By: Dominic Tiano | Follow me on Twitter @dominictiano
I’m going, to begin with, a little Jack Studnicka versus Fabian Lysell comparison because I saw something on a Boston Bruins chat board that had me thinking: Do some people really think like this?
A little background: There is a segment of fans that believe Lysell is untouchable and that he should not be traded. Regardless of how you feel about it, that’s not the point here. A poster (who I shall not name, and honestly, I have a lot of respect for him) said that Lysell should be traded and posed this: Many fans are willing to trade Studnicka, but Studnicka had better numbers in his last year in the CHL than Lysell did.
The difference is that Studnicka’s last year in the CHL was also his fourth season, and Lysell hasn’t even finished his first season. Furthermore, Studnicka’s last CHL season was his 19-year-old season, while Lysell’s was his 18-year-old season. You really should be comparing 16-year-old season to 16-year-old season, 17 to 17, and so on. Not to mention that this is Lysell’s first season in North America, adjusting to the smaller ice surface, customs, food, and so on.
So, with the help of the great people over at Elite Prospects, that information is readily available for those with a membership. Let’s start by comparing their 16-year-old seasons.
As you can see, Studnicka entered the OHL as a 16-year-old and represented Canada at the World Hockey Championship Under-17. Lysell also appeared at the WHC U-17 (where he actually outproduced Studnicka in one fewer game), But it’s his play in Sweden that you must take note of. He was so good that he moved up from the J18 Allsvenskan to the J18 Elit to the J20 Super Elit in a matter of months.
Let’s look at their respective 17-year-old seasons.
Studnicka was in his second season in the OHL, and it was a very good season. He also represented Canada at the World Junior Championship Under-18. Lysell was playing Junior in Sweden (same league as Oskar Jellvik) and was so good that he got called up to play professionally as a 17-year-old in the SHL. Lysell also played at the WJC U-18 and outproduced Studnicka.
Finally, let’s look at their 18-year-old seasons, which is this season for Lysell.
Even if Lysell reached his projected 62 points on the season, he would fall 10 points back of Studnicka. But he will also have played in 12 fewer games. On a points-per-game basis, Lysell would be at 1.15, while Studnicka finished with 1.09 points per game. All for a guy living away from home, in a new country, different game, and ice surface.
I’m sure none of this needed explaining to all the long-time hockey fans reading, but in the event, there is someone new to the game reading (actually, I know there is), maybe this will help a little.
Speaking of Jellvik, his Djurgardens IF squad is set to begin their best of three playoff series (known as the J20 Slutspel) on March 23, 2022.
Peter Cehlarik began his second-round playoff series on Friday, and his fifth-place Avangard squad thrashed first place Metallurg MG 8-1 in game one. Cehlarik had four helpers in the game. Yesterday (Sunday), they met in game two, and Cehlarik had two assists in a 7-5 victory helping his squad take a 2-0 series lead.
Coming up on Thursday, Linus Arnesson and Djurgardens IF will play their final SHL regular-season game. They will then play in a relegation round to determine who gets demoted for next season. Arnesson is under contract with Djurgardens until the end of the 2023-24 season, and unless the Bruins lure him to North America, he becomes an unrestricted free agent in the NHL on June 1, 2022. I can tell you now; he is staying in Sweden.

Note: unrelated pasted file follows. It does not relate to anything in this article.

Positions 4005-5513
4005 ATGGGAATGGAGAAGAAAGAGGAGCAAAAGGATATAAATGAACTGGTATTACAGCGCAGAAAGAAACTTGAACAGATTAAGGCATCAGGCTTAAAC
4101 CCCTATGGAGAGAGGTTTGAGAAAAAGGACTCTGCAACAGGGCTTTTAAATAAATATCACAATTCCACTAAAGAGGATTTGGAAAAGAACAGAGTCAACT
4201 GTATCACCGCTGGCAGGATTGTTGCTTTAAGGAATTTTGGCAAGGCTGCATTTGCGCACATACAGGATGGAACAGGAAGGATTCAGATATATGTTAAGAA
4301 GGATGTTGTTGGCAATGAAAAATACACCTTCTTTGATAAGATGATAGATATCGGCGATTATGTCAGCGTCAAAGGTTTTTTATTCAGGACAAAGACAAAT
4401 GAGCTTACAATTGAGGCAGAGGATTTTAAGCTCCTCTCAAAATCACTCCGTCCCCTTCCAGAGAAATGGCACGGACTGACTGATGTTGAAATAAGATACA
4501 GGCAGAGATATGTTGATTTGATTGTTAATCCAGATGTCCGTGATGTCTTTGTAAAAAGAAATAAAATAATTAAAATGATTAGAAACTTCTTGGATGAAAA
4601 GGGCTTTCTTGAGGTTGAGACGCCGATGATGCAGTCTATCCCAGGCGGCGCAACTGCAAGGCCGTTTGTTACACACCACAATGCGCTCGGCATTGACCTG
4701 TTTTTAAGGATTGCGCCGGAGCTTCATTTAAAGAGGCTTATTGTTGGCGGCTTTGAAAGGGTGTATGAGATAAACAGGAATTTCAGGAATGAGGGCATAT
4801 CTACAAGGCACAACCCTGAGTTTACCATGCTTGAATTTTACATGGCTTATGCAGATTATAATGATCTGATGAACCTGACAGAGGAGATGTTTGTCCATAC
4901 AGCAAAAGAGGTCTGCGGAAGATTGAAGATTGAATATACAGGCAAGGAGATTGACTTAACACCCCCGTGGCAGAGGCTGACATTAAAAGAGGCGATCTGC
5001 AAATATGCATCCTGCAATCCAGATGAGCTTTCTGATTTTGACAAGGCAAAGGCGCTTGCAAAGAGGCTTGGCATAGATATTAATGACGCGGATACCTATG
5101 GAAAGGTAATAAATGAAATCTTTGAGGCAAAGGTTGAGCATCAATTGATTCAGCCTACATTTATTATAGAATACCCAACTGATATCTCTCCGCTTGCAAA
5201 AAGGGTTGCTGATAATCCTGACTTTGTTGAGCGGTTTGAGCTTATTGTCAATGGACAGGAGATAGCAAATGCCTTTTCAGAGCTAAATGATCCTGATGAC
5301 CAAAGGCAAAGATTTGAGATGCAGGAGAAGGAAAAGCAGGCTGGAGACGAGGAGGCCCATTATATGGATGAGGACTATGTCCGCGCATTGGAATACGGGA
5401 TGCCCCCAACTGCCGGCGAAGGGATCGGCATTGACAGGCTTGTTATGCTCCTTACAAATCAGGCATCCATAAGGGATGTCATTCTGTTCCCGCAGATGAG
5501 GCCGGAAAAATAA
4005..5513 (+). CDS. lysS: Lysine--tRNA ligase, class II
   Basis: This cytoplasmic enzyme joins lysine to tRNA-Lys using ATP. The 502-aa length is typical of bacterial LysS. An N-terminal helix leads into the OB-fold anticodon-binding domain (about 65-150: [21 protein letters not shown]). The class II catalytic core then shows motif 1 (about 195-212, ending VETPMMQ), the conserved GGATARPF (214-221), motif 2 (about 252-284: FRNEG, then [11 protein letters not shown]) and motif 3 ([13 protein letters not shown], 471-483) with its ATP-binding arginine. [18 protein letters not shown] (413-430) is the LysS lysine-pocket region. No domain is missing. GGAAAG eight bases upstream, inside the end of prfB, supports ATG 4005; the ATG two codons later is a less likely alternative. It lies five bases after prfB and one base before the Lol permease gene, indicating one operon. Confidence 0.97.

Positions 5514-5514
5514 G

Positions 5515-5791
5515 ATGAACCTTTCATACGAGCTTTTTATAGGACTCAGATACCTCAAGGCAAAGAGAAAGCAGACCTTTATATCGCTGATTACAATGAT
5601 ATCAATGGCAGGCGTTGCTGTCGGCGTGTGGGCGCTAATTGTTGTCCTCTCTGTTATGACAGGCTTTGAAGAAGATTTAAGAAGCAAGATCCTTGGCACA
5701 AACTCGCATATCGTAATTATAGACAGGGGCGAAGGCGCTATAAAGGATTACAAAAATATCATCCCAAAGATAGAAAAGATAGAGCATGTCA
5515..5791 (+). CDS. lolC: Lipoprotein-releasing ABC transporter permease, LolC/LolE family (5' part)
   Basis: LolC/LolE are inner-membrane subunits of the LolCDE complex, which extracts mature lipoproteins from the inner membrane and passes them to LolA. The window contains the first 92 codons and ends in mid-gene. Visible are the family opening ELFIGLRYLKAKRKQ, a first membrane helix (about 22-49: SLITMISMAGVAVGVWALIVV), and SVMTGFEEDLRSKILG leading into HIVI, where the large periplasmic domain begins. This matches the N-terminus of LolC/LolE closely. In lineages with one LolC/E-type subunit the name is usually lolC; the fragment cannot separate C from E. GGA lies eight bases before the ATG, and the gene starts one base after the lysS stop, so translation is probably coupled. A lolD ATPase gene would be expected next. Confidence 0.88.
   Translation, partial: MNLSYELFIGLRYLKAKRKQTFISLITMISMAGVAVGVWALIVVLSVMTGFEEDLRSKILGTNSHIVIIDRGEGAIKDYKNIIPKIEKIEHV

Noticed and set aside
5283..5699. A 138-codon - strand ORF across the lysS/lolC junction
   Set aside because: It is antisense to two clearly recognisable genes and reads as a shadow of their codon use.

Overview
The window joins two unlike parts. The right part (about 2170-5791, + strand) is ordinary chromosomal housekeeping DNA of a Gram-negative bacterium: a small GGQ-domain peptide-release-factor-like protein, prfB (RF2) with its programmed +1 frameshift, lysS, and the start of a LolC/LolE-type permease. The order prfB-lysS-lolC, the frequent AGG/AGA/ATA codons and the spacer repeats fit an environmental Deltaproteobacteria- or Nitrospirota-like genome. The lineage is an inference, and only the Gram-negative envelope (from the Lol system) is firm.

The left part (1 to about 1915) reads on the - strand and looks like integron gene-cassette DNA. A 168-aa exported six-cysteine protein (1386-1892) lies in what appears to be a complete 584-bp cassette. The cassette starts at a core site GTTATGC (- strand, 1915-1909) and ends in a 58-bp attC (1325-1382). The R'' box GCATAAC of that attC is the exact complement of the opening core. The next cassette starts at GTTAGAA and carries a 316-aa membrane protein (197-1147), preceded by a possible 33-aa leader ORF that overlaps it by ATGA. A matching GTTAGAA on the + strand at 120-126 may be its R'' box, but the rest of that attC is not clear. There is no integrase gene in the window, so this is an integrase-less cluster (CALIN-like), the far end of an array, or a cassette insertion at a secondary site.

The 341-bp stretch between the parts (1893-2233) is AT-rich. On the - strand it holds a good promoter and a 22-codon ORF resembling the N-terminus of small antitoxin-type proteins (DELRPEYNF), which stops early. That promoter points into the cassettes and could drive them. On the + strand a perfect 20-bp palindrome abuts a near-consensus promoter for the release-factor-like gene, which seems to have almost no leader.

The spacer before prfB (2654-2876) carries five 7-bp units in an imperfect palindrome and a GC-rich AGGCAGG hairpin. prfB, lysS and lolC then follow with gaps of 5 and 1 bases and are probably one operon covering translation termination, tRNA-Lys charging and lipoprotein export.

Well deserved honor for Ty Gallagher. He was named to the Hockey East All-Rookie squad on Friday. Mason Lohrei was named to the BIG TEN All-Freshman Team. Outstanding accomplishments for both, and a big congratulations to both of them.
On Saturday, John Beecher assisted on the goal that put Michigan ahead to stay against Minnesota in the BIG TEN Championship game. Michigan took the game 4-3, with Beecher putting in a solid performance at both ends of the ice.
Quinn Olson was held off the scoresheet in Minnesota-Duluth’s 3-0 win over Western Michigan in the NCHC Final.
Providence Bruins Player Stats
Providence Bruins Goalie Stats
Maine Mariners Stats
Coming up this week:
|CEHLARIK||At MMG||At MMG|
|JELLVIK||Vs TIM||Vs TIM||*Vs TIM|
|GASSEAU||Vs D M||Vs D M|
|LANGENBRUNNER||Vs. D M||Vs. D M|
|SCHMALTZ||Vs. N D|
|OLSON||Vs. M T|
|HARRISON||Vs. BAR||Vs. HAM|
|MAST||At O S||Vs SAG||At O S||Vs O S|
|LYSELL||Vs. SEA||At SEA||Vs. PG|
|SVEDEBACK||Vs. MAD||Vs. CHI|
AROUND THE GLOBE
Peter Cehlarik has a three-game point streak going in the playoffs with six assists and 19 points in eight playoffs games.
Oskar Jellvik enters the playoffs with 11 points in his last five games and 18 in his previous ten.
John Beecher enters the NCAA 16 with two goals and two assists in his last five games. Great news for him.
Ryan Mast has a four-game point streak going – his longest of the season – with five assists.
Andre Gasseau has a goal and an assist in his last five games.
Brett Harrison ended a three-game point streak with two assists on Saturday.
Fabian Lysell has a two-game point streak and six points in his last five games and 12 in his last ten games.
Mason Langenbrunner is on a seven-game pointless streak, one short of his season-high of eight games way back to October 16 thru November 5, 2021.
Matias Mantykivi ended a five-game pointless streak with an assist Saturday but was held off the sheet Sunday. With one game remaining in the season, his Ilves team still has a shot at first place but will need some help.
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